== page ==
DAVID R. LAW
School of Arts, Languages and
Cultures
University of Manchester
Manchester M13 9PL

From the Dean of St Edmundsbury
Sir, - In Reflections on the Revolution in France, Edmund Burke differentiated between innovation and change, very usefully, to my mind.

Following Hooker, he thought that change, when it was necessary, was a very good thing to enable human society in its necessary institutional forms to develop and grow in response to perceived failings and the impulse to make things better.

The spirit of innovation (the desire to begin again from scratch, to implement a utopian blueprint) he distrusted, believing that it "is generally the result of a selfish temper and confined views". Innovation - the motivation behind the French Revolution as it cut free from the wisdom handed on from one generation to another - led too often to the exercise of arbitrary power.

Yes, he underestimated the abuses of the ancien regime, but his distinction is a powerful one, I think. At the door of "innovation", it could be argued, can be laid many of the utopian disasters of the 20th century; and today the innovation-fatigue that exerts such a negative pressure on institutions like the NHS and education today, with wave upon wave of ill-thought-through new systems.

One of the strengths of the Church of England is its respect for tradition, and its nerve, when it has it, to hold on to what has been received and handed on to us, weighing up carefully any change to ensure that it is for the better. Having confidence in what the Church of England does well, in its liturgy and social action, always seeking to do things better, to the glory of God, is not about perpetuating "an old religious paradigm of blind rule-followers".

Almost everything we see around us on a Sunday, including the entire church building and its contents, is the result not of Christian in-novation, as the Revd Dr Hugh Rayment-Pickard argues, but, I would say, of Christian tradition. And it is the living traditions of a lively body of Christ which we should be commending to the unchurched and de-churched.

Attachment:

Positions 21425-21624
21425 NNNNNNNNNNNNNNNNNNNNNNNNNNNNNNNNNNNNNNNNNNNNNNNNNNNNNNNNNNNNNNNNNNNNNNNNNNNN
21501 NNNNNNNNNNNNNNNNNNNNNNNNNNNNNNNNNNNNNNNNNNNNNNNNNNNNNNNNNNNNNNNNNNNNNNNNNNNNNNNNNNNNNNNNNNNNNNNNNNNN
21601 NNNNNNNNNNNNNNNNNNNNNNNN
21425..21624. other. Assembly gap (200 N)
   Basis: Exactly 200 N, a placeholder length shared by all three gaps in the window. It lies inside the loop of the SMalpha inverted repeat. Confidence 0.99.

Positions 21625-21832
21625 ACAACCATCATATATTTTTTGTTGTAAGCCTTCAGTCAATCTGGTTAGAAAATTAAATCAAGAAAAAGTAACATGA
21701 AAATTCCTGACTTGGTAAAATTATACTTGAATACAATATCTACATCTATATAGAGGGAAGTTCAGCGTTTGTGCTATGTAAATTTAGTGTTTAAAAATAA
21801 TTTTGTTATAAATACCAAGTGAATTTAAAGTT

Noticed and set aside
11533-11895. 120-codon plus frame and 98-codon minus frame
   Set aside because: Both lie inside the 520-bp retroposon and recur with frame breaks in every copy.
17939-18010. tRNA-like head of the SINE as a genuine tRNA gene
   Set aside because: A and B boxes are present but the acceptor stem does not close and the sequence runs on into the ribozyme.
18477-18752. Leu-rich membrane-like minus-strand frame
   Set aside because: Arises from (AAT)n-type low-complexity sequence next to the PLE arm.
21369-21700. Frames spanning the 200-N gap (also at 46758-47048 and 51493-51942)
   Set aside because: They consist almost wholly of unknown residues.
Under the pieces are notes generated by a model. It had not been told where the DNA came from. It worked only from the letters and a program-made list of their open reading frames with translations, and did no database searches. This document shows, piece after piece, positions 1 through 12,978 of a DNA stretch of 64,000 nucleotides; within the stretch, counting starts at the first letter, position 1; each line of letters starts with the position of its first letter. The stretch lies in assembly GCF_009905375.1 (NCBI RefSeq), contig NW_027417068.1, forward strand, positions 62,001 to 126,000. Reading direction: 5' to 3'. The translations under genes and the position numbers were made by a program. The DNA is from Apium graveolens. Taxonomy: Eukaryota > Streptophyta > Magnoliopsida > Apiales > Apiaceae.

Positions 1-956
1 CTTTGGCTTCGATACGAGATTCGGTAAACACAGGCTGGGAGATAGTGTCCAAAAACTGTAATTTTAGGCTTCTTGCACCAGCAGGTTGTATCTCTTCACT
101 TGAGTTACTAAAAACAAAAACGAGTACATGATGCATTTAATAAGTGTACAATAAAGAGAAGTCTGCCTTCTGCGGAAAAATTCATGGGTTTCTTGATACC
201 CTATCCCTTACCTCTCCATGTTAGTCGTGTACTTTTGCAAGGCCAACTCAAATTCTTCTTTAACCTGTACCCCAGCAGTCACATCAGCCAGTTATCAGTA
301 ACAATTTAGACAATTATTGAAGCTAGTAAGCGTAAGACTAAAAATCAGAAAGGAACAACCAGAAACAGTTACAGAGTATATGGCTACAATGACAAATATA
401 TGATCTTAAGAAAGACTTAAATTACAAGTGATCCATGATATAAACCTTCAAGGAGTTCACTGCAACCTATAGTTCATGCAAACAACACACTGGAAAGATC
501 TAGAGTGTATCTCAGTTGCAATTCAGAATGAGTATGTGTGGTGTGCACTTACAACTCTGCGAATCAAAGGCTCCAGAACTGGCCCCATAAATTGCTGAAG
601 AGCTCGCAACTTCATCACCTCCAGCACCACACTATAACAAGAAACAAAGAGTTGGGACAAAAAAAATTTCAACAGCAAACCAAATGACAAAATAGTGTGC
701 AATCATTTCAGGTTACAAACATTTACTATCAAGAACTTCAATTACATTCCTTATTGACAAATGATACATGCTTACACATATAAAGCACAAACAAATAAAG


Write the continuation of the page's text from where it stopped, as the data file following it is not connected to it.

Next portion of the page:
The Easter collect prays that we may be dead to sin and alive to God in Jesus Christ, and states that it is God who makes all things new in Christ. I am sufficiently distrustful of human innovation to leave the new to God.

FRANCES WARD
The Deanery
Bury St Edmunds
Suffolk IP33 1RS

From Canon R. H. W. Arguile
Sir, - The Revd Dr Hugh Rayment-Pickard and I clearly visit very different churches. I cannot remember any systematic teaching at any church that I have attended over many years. The handing on of the tradition of Augustine, Aquinas, Hooker, Newman, and co., let alone "telling people what to think and feel and do", is unknown to me.

As for liturgies, the problem is ever the same: the need to do liturgy well, as if one means the words and is aware of the awesomeness of the occasion. The problem of badly conducted liturgy is not solved by replacing it with anecdotes and songs. I would not wish to go in the direction of the joke that the Quakers tell against themselves: that they sing hymns very slowly in order to check whether they agree with the next line. "In order to recover our freshness of vision", on the contrary, we need to rediscover the riches of the tradition that we have so carelessly abandoned.

It is true that there is a need to engage with the culture, though, frankly, the candyfloss character of much of it does not invite engagement. What can one do with the cult of celebrity? And how can one engage with people who refuse to talk because they are "offended" by opposing views?

Yes; of course there should be much more debate, but I am always glad for it to be informed by someone who knows what he or she is talking about. The problem is that, unlike professionals in every other sphere, the clergy can serve a ministry of 30 years without ever having to undertake in-service training.

Meanwhile, Alasdair McIntyre's lament about our lack of any common grammar of ethical thinking is more than 30 years new. Whether recent developments have been positive or not, Dr Rayment-Pickard and I may agree. That he had made the case for the direction that he would take I would deny.

R. H. W. ARGUILE,
10 Marsh Lane
Wells next the Sea
Norfolk NR23 1EG